Data from: Compensatory mechanisms to climate change in the widely distributed species Silene vulgaris
Kahl, Sandra M.; Lenhard, Michael; Joshi, Jasmin (2019), Data from: Compensatory mechanisms to climate change in the widely distributed species Silene vulgaris, Dryad, Dataset, https://doi.org/10.5061/dryad.v9t58mk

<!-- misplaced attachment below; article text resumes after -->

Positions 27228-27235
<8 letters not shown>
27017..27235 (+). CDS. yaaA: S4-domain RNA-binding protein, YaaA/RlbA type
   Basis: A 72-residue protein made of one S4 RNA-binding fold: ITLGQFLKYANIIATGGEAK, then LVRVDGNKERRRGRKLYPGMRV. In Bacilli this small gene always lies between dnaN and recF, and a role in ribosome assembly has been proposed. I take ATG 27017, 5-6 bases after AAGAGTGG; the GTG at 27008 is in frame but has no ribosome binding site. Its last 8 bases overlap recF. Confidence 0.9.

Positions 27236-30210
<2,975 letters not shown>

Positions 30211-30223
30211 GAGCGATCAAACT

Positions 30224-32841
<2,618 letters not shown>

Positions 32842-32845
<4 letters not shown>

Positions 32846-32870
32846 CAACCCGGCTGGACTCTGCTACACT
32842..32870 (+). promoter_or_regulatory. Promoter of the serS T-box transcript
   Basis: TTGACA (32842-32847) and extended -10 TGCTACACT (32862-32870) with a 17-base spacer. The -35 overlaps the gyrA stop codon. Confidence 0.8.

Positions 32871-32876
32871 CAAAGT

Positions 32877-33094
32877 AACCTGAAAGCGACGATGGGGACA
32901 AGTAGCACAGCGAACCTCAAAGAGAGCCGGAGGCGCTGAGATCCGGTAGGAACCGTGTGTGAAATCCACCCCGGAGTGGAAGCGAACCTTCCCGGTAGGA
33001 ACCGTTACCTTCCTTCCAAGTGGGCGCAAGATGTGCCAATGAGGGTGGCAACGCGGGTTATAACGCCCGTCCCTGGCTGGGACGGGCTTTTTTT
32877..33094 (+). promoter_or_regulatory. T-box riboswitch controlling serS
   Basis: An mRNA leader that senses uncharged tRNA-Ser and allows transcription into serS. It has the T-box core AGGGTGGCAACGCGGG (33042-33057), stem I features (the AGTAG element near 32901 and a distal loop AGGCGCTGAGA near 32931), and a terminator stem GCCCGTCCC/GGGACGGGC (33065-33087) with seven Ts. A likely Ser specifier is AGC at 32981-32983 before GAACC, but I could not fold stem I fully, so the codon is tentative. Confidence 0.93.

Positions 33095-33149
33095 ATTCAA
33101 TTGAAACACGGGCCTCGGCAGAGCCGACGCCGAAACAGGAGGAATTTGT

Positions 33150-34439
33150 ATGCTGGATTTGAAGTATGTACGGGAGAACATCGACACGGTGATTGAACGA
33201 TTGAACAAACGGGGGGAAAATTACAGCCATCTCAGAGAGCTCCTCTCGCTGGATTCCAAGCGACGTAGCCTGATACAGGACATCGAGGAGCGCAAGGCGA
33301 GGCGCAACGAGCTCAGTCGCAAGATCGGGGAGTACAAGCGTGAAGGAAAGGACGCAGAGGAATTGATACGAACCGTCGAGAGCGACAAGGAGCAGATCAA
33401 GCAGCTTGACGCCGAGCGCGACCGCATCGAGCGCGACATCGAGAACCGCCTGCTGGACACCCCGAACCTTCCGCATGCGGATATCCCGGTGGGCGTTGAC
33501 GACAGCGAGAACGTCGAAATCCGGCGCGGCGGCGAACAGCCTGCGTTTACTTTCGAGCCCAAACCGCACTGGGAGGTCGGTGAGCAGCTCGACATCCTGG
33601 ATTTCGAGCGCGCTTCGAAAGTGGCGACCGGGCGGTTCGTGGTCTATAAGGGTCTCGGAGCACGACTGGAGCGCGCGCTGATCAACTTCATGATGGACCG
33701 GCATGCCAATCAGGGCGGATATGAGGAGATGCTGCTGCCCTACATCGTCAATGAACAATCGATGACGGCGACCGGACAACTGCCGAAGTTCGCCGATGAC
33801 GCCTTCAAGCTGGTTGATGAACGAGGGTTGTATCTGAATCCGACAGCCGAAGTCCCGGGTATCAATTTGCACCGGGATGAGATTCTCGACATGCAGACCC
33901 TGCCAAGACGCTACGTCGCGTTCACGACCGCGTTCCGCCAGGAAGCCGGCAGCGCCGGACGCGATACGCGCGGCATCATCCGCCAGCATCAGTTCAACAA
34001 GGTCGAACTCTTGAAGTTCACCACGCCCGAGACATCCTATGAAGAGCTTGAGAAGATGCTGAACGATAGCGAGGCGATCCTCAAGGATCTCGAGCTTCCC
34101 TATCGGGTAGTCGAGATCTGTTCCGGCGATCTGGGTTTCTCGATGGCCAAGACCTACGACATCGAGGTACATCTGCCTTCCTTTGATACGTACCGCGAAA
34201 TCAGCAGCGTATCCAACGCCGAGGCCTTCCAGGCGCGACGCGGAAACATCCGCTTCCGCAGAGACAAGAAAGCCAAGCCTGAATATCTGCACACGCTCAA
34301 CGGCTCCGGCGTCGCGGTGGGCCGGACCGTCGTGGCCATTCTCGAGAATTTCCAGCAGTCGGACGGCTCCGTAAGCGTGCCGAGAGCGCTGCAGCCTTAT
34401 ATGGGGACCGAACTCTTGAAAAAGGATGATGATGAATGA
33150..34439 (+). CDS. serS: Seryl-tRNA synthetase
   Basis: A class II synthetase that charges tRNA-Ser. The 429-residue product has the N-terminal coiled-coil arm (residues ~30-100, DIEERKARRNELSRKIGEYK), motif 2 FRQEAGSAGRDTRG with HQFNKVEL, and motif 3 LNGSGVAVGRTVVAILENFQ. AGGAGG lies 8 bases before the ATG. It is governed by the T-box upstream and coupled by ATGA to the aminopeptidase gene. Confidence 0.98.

1. The adaptation of plants to future climatic conditions is crucial for their survival. Not surprisingly, phenotypic responses to climate change have already been observed in many plant populations. These responses may be due to evolutionary adaptive changes or phenotypic plasticity. Especially plant species with a wide geographic range are either expected to show genetic differentiation in response to differing climate conditions or to have a high phenotypic plasticity. 2. We investigated phenotypic responses and plasticity as an estimate of the adaptive potential in the widespread species Silene vulgaris. In a greenhouse experiment, 25 European populations covering a geographic range from the Canary Islands to Sweden were exposed to three experimental precipitation and two temperature regimes mimicking a possible climate-change scenario for central Europe. We hypothesized that southern populations have a better performance under high temperature and drought conditions, as they are already adapted to a comparable environment. 3. We found that our treatments significantly influenced the plants, but did not reveal a latitudinal difference in response to climate treatments for most plant traits. Only flower number showed a stronger plasticity in northern European populations (e.g. Swedish populations) where numbers decreased more drastically with increased temperature and decreased precipitation treatment. 4. Synthesis. The significant treatment response in S. vulgaris, independent of population origin — except for the number of flowers produced — suggests a high degree of universal phenotypic plasticity in this widely distributed species. This reflects the likely adaptation strategy of the species and forms the basis for a successful survival strategy during upcoming climatic changes. However, as flower number, a strongly fitness related trait, did decrease in northern populations under a climate-change scenario, there might be limits to adaptation even in this widespread, plastic species.